Personality: Ellery is a shy older girl but once she's had a little time she will come out of her shell and show you what a sweet girl she can be. Ellery prefers to keep all 4 paws on the floor as she is an older, sensitive gal. Ellery loves to ride in the car and will jump in on her own. Once comfortable Ellery likes to snuggle on the couch and gives kisses to her people. Once settled into a home she does well with house training. Ellery was left alone in her foster home for a few hours without issues. Ellery did have some discomfort with being handled while in our care, particularly with being picked up or being held in one place. Ellery loves toys and to play fetch. Ellery's foster said that she still has a lot of life and love in her and would love nothing more than to share her life with someone who is going to love her.
Dog Skills: Ellery is living in a foster home with other dogs and enjoys their company. Overall she seems to love her people more than the other dogs.
Cat Skills: We do not have a history of Ellery living with cats.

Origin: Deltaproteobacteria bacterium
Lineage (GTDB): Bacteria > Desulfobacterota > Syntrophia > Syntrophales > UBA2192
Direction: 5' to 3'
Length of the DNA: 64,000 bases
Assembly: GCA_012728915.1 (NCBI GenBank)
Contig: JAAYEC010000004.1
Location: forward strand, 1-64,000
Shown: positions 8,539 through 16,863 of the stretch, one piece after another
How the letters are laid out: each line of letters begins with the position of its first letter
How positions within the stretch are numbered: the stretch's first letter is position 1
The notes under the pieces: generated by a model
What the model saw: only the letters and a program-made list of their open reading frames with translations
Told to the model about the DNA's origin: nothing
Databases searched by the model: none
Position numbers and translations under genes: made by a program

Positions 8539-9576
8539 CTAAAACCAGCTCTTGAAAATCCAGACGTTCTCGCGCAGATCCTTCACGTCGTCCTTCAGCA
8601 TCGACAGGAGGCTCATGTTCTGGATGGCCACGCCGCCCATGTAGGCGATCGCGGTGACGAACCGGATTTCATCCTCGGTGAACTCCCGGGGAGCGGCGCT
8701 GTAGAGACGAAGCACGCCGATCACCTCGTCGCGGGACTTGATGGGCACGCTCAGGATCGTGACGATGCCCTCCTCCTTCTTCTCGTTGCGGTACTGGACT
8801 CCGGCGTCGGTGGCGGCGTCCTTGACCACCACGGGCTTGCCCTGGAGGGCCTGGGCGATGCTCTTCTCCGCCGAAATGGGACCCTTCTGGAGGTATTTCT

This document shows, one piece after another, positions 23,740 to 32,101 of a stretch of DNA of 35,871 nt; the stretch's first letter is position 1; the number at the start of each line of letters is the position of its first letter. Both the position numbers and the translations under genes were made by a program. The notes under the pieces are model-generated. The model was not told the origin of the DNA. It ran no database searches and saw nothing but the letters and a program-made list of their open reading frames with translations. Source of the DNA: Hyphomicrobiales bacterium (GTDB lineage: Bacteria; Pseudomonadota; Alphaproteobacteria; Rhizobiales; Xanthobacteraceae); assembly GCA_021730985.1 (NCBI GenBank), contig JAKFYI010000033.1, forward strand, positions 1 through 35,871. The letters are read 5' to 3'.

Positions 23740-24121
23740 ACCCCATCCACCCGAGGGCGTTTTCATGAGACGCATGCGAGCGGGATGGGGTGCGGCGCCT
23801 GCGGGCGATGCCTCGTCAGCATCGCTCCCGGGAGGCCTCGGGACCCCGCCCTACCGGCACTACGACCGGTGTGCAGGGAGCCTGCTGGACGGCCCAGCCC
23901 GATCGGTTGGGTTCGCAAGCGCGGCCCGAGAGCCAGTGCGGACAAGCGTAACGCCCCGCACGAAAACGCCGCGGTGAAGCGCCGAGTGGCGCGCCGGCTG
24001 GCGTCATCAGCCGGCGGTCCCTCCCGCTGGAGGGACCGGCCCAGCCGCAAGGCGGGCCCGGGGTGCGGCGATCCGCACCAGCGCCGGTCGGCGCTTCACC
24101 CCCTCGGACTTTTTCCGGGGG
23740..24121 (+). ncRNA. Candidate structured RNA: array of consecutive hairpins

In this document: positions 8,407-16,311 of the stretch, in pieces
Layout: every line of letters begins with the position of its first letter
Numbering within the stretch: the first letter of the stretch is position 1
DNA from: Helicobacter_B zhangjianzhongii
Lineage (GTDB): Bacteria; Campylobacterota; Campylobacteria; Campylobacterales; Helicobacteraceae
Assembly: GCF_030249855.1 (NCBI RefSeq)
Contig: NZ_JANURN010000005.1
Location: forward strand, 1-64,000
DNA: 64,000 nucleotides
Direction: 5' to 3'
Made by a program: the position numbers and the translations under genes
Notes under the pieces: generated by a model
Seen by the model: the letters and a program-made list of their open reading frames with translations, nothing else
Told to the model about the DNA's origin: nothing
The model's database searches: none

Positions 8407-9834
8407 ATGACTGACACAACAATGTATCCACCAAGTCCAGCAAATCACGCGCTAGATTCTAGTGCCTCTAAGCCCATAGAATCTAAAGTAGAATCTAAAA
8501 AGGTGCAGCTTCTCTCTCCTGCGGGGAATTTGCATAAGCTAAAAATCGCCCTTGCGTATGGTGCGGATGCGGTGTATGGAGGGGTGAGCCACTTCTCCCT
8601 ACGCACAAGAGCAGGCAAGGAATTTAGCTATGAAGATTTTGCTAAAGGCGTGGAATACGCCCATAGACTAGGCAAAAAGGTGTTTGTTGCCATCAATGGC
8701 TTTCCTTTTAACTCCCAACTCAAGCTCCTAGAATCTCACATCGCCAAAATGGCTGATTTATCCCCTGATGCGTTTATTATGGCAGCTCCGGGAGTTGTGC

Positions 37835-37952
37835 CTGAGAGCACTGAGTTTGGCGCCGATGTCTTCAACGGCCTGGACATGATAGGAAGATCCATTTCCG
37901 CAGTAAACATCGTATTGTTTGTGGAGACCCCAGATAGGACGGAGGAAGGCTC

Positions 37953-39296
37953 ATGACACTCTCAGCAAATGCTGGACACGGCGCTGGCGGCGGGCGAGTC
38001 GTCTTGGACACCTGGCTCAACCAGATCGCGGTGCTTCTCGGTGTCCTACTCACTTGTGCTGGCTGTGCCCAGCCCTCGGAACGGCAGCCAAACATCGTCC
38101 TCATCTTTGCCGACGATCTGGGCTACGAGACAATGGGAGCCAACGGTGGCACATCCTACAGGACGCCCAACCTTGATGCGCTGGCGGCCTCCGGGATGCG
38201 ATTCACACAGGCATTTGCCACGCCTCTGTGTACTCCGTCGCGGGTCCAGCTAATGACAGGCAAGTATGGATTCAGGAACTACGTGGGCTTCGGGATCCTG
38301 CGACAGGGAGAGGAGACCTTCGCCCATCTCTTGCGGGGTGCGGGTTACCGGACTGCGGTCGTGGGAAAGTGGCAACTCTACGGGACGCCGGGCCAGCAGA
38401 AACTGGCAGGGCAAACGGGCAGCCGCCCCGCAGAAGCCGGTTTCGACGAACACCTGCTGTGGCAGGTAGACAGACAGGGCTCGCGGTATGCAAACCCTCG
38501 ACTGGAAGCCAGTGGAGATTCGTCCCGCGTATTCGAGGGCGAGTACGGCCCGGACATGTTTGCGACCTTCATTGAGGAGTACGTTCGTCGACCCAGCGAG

Leash Skills: Ellery walks well on leash.
Medical: Ellery has evidence of mild kidney disease. To slow the progression of renal insufficiency this dog should be fed a low protein prescription diet and high protein treats and table scraps should be avoided.
Ellery does have luxating patella on her left knee resulting in sudden and temporary lameness. Typically, dogs with luxating patellae walk normally until the patella moves out of place and then hop or skip for a few steps until it spontaneously returns to normal position. There is not treatment indicated at this time.
Ellery has a heart murmur audible on the left side. It is a Grade 3 out of 6, where Grade 1 is the quietest murmur and 6 is the loudest. X-rays show mild enlargement of one of the chambers of the heart, but no evidence of heart failure. While in our care no signs of heart disease have been observed and no treatment is recommended at this time.
Ellery has some degenerative changes in her spine that were found as incidental findings on chest x-rays. This appears to be an old injury that has since healed. She does not seem painful and no treatment is recommended. We recommend that she be handled carefully to prevent future incidents of spinal injury. She should not be allowed to jump on or off furniture and stairs should be discouraged.
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